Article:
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  1. Ray D. Frew, LTC, Armor (RET)
    September 21, 2017 @ 10:45 am

    Instead of a linear model perhaps consider a concentric circle model. Remember “rings of defense”? Perhaps also consider Ken Blanchard’s Situational Leadership model which is quadrant based. IMHO a linear model restricts the discussion..

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    • jbowen100
      September 21, 2017 @ 11:10 am

      Sir, I appreciate your insight. I completely agree that there are different ways to represent this dichotomy; the Situational Leadership model is a great idea too. My current leadership professor (Dr. W.W. Burke at Columbia) even proposed a bar chart with two bars that have a zero-sum difference between leadership & management.
      I used a linear model as that is what makes most sense to me cognitively. I fully acknowledge that this representation may not best depict the content for everyone. Thank you for sharing your feedback as I think it will help other readers see that there are different ways of understanding this topic.

      Reply

  2. Brian
    October 1, 2017 @ 9:17 am

    Well written and arguably true. Flawed in its assumption that Management/Managers are at the opposite end of the continuum described above. Duties and Responsibilities of Managers are not the same as Military Leaders because of one litttle detail, life. Military Leaders may perform many tasks that manage budgets, facilities, and equipment. They may also manage Service members careers, but they Management and Manage does not describe the real function of the military. Service members must be led in a fight, not managed. The descision to put ones life on the line cannot be managed. Military Leaders must make the decision to put their most valuable resources on the line. This occurs from the president to team leader/ section leader.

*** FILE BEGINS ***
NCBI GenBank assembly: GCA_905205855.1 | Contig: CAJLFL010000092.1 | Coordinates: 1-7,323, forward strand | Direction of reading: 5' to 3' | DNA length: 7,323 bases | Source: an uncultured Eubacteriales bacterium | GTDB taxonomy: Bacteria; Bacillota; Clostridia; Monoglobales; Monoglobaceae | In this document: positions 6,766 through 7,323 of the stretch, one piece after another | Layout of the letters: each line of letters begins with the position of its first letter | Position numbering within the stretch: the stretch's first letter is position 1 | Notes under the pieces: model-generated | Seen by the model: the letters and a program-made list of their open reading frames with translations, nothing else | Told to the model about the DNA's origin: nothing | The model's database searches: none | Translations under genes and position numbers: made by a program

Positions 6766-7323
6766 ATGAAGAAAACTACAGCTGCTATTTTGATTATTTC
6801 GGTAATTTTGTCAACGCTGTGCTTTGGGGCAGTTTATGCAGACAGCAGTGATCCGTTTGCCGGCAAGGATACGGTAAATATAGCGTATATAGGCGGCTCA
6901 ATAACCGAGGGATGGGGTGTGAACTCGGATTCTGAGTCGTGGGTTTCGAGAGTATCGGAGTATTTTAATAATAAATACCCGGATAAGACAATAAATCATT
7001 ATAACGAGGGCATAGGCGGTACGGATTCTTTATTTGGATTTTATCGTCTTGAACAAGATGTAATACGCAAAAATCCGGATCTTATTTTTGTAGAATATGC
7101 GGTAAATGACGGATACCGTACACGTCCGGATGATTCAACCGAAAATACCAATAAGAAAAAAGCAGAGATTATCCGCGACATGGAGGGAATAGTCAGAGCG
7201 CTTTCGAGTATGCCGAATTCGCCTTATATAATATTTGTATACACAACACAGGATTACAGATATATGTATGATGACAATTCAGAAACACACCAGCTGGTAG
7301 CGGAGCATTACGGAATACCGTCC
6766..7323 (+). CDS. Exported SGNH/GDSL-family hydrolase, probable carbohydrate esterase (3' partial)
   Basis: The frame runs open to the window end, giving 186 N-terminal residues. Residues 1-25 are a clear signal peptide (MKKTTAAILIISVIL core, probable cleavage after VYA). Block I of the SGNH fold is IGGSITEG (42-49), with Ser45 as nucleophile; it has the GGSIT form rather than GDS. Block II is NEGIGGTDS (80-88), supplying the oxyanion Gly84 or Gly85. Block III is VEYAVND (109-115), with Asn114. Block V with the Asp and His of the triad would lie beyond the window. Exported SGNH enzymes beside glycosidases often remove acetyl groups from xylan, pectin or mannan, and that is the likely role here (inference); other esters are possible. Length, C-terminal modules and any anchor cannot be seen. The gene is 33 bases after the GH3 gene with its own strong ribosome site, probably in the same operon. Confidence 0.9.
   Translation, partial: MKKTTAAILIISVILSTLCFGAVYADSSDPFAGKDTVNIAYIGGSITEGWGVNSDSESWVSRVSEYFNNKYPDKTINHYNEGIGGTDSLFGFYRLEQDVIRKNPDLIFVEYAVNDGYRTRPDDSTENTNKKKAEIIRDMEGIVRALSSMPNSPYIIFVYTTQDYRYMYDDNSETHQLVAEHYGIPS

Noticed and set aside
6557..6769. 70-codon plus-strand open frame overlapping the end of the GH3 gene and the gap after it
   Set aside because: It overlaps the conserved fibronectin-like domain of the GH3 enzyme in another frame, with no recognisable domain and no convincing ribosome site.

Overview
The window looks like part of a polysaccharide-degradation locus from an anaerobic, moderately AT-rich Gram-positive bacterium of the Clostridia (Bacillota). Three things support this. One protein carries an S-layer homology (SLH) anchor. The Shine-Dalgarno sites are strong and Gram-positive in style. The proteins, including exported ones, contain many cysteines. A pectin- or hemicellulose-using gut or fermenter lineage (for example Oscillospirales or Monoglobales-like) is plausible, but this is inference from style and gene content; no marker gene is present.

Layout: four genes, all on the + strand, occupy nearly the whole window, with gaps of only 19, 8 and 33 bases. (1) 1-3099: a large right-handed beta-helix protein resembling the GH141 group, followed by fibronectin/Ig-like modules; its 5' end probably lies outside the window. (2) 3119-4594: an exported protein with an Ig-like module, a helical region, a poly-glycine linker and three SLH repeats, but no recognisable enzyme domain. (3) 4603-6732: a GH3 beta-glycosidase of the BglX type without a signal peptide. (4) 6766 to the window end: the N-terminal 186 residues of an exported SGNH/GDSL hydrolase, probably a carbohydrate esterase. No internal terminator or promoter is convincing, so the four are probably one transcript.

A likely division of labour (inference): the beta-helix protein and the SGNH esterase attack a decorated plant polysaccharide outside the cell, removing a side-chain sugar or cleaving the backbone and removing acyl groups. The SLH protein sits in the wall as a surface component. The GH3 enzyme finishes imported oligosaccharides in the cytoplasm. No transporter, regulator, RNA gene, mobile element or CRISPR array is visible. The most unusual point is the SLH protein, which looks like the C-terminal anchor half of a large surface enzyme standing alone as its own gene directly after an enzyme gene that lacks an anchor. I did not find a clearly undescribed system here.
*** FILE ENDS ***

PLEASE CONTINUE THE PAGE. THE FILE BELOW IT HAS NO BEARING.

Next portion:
Managers don’t have to worry worry about loss of life and employee development outside of their profession. Military Leaders are held accountable for every action one of their service members takes. Alcohol, domestic violence, drugs and personal water safety are all part of their responsibility.

    Managing Service members is part of what Military Leaders do, the reason this team is shunned is because it only partially explains what they do.

    Duty First

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  3. A Final 3×5 Leadership Reflection on 2017…and A Look Toward 2018! | 3x5 Leadership
    December 26, 2017 @ 6:07 am

    […] 1. Face It: We Are All Managers […]

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  4. What was Patton’s 7th Quality of Great Leadership? | From the Green Notebook
    February 15, 2018 @ 5:41 am

    […] So, what would you consider as the 7th critical quality of a “great general?” In making this more relevant to your life, the question could be what are the top qualities of an ideal tactical military leader or organizational leader-manager? […]

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  5. D_Dye
    October 16, 2018 @ 8:35 pm

    Stimulating post, I enjoyed this read. It reminds me that there are both ends of management spectrum. Micromanagement? Never a good thing. But, effective managing can lead to successful leading.

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  6. Creating Opportunities in Our Organizations & Making the Time for Leader Development – 3×5 Leadership
    January 24, 2019 @ 6:06 am

    […] assert that, though we identify as leaders, we all have varying levels of leadership and management responsibilities inherent to our jobs. We need to ensure that our routine business and the things that consume our time each day are done […]

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